Other Food Photography Team members (I’ll try to expand on this someday)
The food stylist
The Prop Stylist
The stylist’s assistant(s)
The client’s client
The client’s client’s boss
The process of the shoot. (subject under construction)
Different issues related to food photography
Food Photography Technique
Cropping It’s kinda tough to discuss composition here. I’ve spent twenty or so years learning about composition and it seems to be one of those topics that don’t translate very well into words. Good composition is sort of like pornography. You know it when you see it. We could discuss things like shapes, tangents, compositional flow, balance, and all kinds of other high-faluten words, but they wouldn’t mean much. The trouble is that Art is so damn subjective. One man’s garbage is another’s Rembrandt. If you can list a bunch of compositional rules, I’ll take those same rules and show you how they’ve been successfully broken. Sometimes during the course of a photo shoot, I’ll make a stand and fight the rest of the team on a compositional issue, but not very often.
Propping The props or background in food photography can be a very important element of success. Not having the right prop can mean the difference between success and failure. The correct prop or background will help set the mood of the photograph. High key lighting with low-key props can be a recipe for confusion and disaster. Many times in a food photography shoot, the entire team isn’t happy with the shot and no one really knows why. In these cases, propping is usually the problem. The propping is the thread that ties everything together. The color, texture, and style of the props must complement the food for the “concept” of the photograph to make sense to the subconscious of the viewer. I know, it sounds a little weird, and it is… It’s all really subjective and on most shoots, not everyone ends up completely happy with the end results. As a matter of fact, I would venture to say that an all shoots, not everyone gets his or her way, but the important thing is that the end result be consistently excellent. You need to trust in the rest of your team members. If you don’t, you need to tweak the team so that the results are better and the working experience continues to be a pleasurable one for the majority of the team, or at least the client.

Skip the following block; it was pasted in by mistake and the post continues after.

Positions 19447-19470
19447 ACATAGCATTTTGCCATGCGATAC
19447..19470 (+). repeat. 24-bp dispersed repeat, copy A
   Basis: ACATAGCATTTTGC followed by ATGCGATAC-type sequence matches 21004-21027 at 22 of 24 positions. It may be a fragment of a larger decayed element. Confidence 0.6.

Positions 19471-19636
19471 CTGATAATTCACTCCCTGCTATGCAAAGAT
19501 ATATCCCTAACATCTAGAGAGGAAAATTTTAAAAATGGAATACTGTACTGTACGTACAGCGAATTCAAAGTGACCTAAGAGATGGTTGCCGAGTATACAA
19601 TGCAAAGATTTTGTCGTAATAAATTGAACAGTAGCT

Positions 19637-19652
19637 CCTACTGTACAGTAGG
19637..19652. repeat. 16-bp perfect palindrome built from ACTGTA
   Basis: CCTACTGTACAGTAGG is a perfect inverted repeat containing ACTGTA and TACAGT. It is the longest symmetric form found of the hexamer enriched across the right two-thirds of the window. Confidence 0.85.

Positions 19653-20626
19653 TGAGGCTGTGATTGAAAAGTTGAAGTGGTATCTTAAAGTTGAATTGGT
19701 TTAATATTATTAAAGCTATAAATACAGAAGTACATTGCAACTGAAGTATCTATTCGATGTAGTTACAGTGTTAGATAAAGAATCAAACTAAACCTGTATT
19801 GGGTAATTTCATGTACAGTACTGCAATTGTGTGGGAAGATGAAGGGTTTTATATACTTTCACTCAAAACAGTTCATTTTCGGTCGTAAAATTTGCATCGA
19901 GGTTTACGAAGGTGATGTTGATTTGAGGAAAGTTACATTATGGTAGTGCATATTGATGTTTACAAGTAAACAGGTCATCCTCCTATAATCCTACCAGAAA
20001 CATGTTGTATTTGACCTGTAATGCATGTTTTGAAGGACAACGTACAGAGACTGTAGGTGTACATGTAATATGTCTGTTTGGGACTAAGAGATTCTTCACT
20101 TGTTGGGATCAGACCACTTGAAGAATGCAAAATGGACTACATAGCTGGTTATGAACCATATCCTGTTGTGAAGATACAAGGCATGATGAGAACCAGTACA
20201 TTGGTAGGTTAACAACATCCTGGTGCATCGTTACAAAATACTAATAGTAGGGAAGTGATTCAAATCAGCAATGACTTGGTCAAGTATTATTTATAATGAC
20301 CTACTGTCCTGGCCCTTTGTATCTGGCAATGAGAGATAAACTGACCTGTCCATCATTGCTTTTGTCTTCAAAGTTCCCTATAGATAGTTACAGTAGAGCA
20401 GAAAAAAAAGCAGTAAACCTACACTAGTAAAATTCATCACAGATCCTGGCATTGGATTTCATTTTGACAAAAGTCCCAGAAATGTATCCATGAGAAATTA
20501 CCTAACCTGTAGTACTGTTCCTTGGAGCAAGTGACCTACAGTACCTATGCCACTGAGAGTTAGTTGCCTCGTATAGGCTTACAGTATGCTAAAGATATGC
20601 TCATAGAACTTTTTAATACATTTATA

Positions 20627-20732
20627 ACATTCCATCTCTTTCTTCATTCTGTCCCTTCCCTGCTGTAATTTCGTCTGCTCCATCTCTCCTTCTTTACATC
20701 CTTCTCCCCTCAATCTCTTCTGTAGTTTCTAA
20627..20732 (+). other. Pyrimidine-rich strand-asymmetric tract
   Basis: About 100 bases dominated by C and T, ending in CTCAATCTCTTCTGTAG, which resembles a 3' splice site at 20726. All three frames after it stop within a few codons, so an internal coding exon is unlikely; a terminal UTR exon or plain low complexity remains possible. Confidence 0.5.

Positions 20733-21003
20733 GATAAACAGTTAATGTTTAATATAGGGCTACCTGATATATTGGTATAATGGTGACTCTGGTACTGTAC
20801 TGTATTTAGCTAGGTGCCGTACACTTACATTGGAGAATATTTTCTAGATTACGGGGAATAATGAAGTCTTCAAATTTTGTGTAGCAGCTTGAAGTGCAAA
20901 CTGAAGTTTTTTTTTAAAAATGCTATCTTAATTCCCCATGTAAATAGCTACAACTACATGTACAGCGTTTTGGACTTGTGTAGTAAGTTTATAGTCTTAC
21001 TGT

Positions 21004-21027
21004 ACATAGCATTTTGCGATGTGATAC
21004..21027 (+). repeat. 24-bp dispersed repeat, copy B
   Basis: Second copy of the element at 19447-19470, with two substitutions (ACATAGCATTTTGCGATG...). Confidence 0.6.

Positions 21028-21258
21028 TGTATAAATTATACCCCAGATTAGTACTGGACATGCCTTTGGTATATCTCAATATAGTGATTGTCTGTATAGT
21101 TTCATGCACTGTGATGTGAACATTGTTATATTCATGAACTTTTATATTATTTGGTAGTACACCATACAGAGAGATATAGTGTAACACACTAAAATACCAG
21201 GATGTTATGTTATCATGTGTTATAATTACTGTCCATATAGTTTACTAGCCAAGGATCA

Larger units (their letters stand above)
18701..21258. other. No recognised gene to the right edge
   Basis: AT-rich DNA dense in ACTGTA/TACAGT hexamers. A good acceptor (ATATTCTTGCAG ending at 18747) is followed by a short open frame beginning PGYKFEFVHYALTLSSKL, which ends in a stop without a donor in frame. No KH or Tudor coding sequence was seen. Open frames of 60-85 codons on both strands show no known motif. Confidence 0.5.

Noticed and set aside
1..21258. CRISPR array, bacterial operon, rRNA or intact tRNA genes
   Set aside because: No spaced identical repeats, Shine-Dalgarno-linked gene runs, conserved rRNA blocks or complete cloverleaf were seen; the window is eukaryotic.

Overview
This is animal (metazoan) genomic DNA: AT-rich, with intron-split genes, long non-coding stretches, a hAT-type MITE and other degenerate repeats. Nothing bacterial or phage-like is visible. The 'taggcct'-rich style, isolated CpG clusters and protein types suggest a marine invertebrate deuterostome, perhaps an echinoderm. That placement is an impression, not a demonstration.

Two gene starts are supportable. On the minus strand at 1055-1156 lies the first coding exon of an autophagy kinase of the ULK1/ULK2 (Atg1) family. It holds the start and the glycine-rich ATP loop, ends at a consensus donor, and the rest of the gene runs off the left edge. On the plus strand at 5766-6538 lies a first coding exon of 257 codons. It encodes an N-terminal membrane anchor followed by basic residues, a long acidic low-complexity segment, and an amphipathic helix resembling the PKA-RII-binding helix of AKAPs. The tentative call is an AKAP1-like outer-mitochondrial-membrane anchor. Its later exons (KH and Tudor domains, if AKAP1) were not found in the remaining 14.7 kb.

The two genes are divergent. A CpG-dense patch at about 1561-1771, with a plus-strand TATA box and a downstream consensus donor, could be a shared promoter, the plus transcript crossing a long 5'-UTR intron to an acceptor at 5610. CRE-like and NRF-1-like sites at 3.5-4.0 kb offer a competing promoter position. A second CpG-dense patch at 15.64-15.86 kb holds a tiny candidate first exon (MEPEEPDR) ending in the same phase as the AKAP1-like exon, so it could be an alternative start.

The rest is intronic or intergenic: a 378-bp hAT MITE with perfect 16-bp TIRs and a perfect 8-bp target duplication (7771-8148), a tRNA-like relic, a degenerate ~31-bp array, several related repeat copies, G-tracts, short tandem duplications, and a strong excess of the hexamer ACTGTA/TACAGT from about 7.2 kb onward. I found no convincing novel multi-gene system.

Camera Angle Many times the angle that the food is to be photographed from has been determined in advance by the layout artist or art director. He or she will usually have an illustration or sample photograph to show you what they expect you to produce. If not, I would suggest that you choose an angle somewhere between 10 degrees and 45 degrees above the table surface. You job as photographer is to make a two dimensional medium, (a photograph) as three dimensional as possible. If you shoot from directly above so that you can’t see the sides of the food, you eliminate one of the two dimensions left available to create the impression of three dimensions. Not a good idea. The lower angle you shoot from, the more height the food will appear to have. If you go too low though, you won’t be able to see the top of the food, thus eliminating another dimension. These suggestions here are only basic rules of thumb. Always remember, breaking the rules can sometimes be a fun and exciting thing. (I sure hope my daughter doesn’t read this…This never ever applies to doing your schoolwork or listening to you PARENTS!)
Another factor in the decision of camera angle is that the lower you go, the better the food looks, but the more props you need to take up some of that vertical space created in the composition. Also, remember that the professional is attempting to fill up image space in such a way as to make the client happy. Food tends to be a horizontal subject matter, but sometimes the ad space you are trying to fill is vertical and sometimes there is copy (words) that you need to work into the composition. If you’re an amateur and just trying to make a pretty picture, you will probably find yourself taking mostly horizontal pictures from kitchen chair height.
Focus Along with lighting, focus tend to be a very trendy component of food photography. Limited focus usually produces a more “artsy” feel to the photo and is seldom used in packaging and often used in editorial food photography. Maximum focus is usually the technique of the packaging project. Of course, there are always exceptions. When limiting focus, make sure that you pick out the plane of focus with great care. Usually, you will want to select an angle of the food that is either at the very front of the plate or somewhere in the first third. Try to choose an area where there is something specific to look at. If there is a pea sitting on a field or rice, focus on the pea. Give the viewer something prominent to look at. I find that I either shoot almost wide open, or I shoot for max, depth of field. (usually wide open)
Mood Before you begin lighting a subject, you need to know which way you want to go, whether it’s high key, low key, or somewhere in between. You can always change your mind and go in another direction, but at some point, you have to begin in one direction or another. Most times, the mood of the shot will be determined by the art director or the leader of the project. Their printed piece will have a “look” that they are attempting to maintain. This look should be supported by not only the lighting, but also the propping, focus and composition.